Edna Elliott-Horton

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Edna Elliott Horton (13 September 1904 – 1994) was the second West African woman from a British colony to receive a university degree after the Nigerian physician, Agnes Yewande Savage who received a medical degree from the University of Edinburgh in 1929. [1] A Sierra Leonean, Elliott-Horton became the first West African woman to complete a BA degree in the liberal arts, after graduating from Howard University in 1933.[2] where Dr. Edward Mayfield Boyle, her maternal uncle, had graduated as a medical doctor. Elliott-Horton was a political activist who challenged the colonial authorities in Sierra Leone through her participation in the West African Youth League which was formally established in her living room.


Edna Elliott-Horton was born on 13 September 1904 in Freetown, Sierra Leone, to a prominent Creole family of African American Settler stock.[3] Both sides of Horton's families were descended from the original African American founders of Sierra Leone known as the Settlers or Nova Scotian Settlers who were the original founders of the 1792 Sierra Leone Colony.

Elliott-Horton's mother was descended from the Easmon family, while through her paternal ancestry she was also a direct descendant of the original Nova Scotian settler, Reverend Anthony "Papa" Elliott (1775–1856) of Zion Methodist Church, Wilberforce Street. The Elliotts resided on Little East Street in the heart of Settler Town, Sierra Leone, the African American district of Freetown.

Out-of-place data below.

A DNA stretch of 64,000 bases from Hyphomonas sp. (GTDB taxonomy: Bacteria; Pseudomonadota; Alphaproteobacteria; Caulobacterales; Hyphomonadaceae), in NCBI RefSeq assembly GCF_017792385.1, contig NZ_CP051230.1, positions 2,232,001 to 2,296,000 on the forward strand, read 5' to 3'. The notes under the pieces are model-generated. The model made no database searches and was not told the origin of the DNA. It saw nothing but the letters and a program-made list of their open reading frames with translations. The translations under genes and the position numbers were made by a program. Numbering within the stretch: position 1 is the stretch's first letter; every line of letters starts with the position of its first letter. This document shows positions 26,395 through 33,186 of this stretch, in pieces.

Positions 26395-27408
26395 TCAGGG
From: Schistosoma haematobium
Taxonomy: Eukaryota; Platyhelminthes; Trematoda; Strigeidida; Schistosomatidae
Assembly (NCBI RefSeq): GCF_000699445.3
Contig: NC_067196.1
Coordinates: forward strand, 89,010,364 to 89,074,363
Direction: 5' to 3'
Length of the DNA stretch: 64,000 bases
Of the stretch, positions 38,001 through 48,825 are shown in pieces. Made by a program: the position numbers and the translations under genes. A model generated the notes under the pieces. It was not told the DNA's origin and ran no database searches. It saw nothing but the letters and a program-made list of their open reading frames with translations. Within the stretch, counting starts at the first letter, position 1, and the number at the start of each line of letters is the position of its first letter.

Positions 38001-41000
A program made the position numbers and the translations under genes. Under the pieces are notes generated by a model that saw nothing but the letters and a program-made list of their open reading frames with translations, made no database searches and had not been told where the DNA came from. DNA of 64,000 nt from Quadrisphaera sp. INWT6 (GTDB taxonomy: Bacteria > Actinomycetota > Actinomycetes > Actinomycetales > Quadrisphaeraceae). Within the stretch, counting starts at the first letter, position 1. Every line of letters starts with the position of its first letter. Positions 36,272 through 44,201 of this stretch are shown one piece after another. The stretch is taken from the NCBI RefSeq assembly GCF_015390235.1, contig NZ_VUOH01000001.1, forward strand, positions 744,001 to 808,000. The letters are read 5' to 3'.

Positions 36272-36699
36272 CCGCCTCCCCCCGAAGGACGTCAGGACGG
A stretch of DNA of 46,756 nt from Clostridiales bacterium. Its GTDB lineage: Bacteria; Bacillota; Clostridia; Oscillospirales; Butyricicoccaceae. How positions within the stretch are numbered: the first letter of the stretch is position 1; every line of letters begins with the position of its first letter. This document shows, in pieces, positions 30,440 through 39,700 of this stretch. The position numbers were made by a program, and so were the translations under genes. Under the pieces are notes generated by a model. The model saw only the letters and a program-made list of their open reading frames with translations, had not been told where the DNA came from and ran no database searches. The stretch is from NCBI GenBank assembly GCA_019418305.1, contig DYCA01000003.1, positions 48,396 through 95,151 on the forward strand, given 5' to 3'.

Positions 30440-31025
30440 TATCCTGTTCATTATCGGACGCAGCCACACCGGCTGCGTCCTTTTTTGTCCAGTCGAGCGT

She was elected as assistant organising secretary of the West African Youth League.[4]

Personal life[edit]

Edna Elliott-Horton was married to Moses Horton, a Creole of Liberated African and Jamaican Maroon descent and the couple had a daughter, Dr Regina Mosena Horton.


  1. ^ "CAS Students to Lead Seminar On University's African Alumni, Pt. IV: Agnes Yewande Savage". Postgrads from the Edge. 2016-11-16. Retrieved 2017-08-05. 
  2. ^ Adell Patton, Physicians, Colonial Racism and Diaspora in West Africa, University Press of Florida, 1996, p. 199.
  3. ^ Patton, 1996, p. 154.
  4. ^ Murray Last, Paul Richards; Christopher Fyfe (eds), Sierra Leone, 1787-1987: Two Centuries of Intellectual Life (special edition of Africa, journal of the International African Institute, Vol. 57, No. 4), Manchester University Press, 1987, p. 443.


  • Adell Patton, Physicians, Colonial Racism and Diaspora in West Africa, Gainesville, FL: University Press of Florida, 1996. ISBN 978-0813014326.